Hyperspectral data from a nanosatellite can be received independently, using VHF radio stations, or receive the data through the RAS Image Processing System Institute. Of course, it should be born in mind that this spacecraft equipped with the hyperspectral camera should be considered as the technology demonstrator to be followed by launches of more advanced, perhaps even serial, models of the compact hyper-spectrometer for CubeSats of various configurations. Moreover, this experiment is certainly important in terms of education: schoolchildren participating in the Space-Pi Program receive practical skills in processing space hyperspectral data”, emphasized Roman Skidanov.

About the hyper-spectrometer

The first domestic hyper-spectrometer for CubeSats is joint development of scientists from the RAS ISOI and Samara University. The device is being tested on board the SXC3-219 ISOI nanosatellite to be launched into orbit on August 9, 2022, as part of launching from the Baikonur cosmodrome the Soyuz-2.1b carrier rocket, with the Fregat upper stage with the Iranian “Khayyam” satellite and 16 Russian small spacecraft.

Though the satellite was launched as part of the Space-Pi (Space π) science-and-education project, the hyper-spectrometer installed on it is a full-fledged research device for hyperspectral remote sensing of the Earth, that is, performance of environmental monitoring, forest and agricultural crop condition monitoring, forest fire occurrence tracking, and implementing other tasks.

Previously, on domestic spacecraft of this class – nanosatellites of the CubeSat 3U format, hyper-spectrometers were not installed because of difficulties of creating the compact device with parameters required for hyperspectral shooting from outer space. Miniature hyper-spectrometers used, for example, for shooting from drones, are not suitable for shooting from orbit, therefore, space hyper-spectrometers are usually installed on relatively large Earth remote sensing satellites.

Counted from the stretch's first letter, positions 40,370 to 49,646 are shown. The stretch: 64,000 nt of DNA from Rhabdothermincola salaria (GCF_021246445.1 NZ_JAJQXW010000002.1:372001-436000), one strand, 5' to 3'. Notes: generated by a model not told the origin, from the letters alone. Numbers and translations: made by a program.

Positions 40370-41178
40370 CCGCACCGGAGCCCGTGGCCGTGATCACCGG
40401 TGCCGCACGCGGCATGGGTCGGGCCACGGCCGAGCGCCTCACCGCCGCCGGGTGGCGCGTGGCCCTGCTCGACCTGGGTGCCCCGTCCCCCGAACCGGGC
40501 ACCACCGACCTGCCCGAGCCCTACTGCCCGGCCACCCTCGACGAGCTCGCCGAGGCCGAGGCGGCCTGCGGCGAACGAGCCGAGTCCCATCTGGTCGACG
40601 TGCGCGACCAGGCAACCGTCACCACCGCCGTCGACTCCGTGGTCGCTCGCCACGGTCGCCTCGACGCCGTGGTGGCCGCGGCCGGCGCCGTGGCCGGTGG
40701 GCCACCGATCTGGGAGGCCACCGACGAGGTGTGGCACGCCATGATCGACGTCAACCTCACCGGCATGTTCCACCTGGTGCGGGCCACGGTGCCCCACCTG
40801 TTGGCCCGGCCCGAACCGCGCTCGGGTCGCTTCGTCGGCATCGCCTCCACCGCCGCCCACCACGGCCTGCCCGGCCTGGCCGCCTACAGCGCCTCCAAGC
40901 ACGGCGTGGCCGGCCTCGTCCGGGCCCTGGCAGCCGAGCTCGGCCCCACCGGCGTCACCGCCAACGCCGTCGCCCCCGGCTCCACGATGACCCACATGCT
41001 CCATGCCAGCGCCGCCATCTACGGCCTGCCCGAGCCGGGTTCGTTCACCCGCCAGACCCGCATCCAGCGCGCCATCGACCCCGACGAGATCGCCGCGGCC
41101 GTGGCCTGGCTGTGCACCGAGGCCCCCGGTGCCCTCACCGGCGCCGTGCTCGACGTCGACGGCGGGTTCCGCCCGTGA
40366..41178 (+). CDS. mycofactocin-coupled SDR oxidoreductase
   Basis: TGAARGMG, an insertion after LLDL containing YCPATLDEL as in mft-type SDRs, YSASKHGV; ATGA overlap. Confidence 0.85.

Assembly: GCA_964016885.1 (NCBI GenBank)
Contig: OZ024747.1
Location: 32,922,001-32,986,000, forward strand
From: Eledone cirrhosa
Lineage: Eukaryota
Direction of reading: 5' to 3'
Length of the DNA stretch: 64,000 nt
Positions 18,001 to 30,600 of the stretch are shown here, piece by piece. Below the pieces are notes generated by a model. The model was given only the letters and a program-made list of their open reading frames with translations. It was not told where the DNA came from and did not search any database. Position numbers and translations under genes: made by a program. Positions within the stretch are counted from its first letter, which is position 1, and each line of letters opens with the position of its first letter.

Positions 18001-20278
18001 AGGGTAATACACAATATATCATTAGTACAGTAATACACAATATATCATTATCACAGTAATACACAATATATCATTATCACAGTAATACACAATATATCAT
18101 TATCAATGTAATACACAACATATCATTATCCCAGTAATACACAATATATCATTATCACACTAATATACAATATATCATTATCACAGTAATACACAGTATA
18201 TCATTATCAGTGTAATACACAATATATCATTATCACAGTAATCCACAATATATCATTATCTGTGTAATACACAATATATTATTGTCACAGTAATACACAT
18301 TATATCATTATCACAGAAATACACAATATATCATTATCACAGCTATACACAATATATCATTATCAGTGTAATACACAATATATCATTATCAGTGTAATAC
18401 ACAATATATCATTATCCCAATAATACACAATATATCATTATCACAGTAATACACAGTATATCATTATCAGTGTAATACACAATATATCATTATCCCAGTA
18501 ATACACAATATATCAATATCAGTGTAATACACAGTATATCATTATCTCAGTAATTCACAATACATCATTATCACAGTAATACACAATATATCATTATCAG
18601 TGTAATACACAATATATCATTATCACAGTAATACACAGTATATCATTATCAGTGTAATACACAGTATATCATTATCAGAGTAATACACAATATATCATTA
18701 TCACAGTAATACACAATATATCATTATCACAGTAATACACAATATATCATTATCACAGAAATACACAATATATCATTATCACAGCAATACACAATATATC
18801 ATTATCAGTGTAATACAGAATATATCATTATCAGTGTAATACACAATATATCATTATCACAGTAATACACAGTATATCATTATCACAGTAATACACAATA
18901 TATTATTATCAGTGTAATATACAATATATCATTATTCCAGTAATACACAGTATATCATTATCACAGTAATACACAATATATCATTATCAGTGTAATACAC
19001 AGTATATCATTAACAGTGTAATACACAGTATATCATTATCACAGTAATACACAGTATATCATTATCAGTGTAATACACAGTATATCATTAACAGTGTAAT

This hyper-spectrometer is developed on the basis of the Offner’s method. The device shoots in the visible and near infrared ranges. The number of spectral channels is from 150 to 300, spectral resolution is from 2 to 4 nm. The hyper-spectrometer mass is 1.6 kg, its dimensions are 13 x 9.4 x 9.4 cm, that is, it occupies less than half of the internal space of the CubeSat 3U nanosatellite with dimensions 10 x 10 x 30 cm.

For reference

* Space-Pi (Space π) is a science-and-education project for development and production of small CubeSat-format spacecrafts on domestic satellite platforms, aimed at forming a grouping of about 100 CubeSats 3U in orbit for several years, to create the infrastructure for involving schoolchildren in research and technical creativity in the field of space technologies.

** Samara University is one of the world leaders in the field of photonics. More than 40 years ago, the School of Computer Optics and Image Processing was established and successfully has been operating at the university, headed by Viktor Soyfer, Academician of the RAS and the President of Samara University. The University scientists have developed innovative diffraction optics, which has found its application in a variety of fields, such as outer space, medicine, agriculture.

Research in the field of diffraction optical elements made it possible for scientists of Samara University to created compact hyperspectral devices for applying them in smart agriculture. Mobile agroreclamation complexes are able to independently analyze the soil condition, and regulate intensity of irrigation and fertilization, which can increase crop yields by 25–30% in average.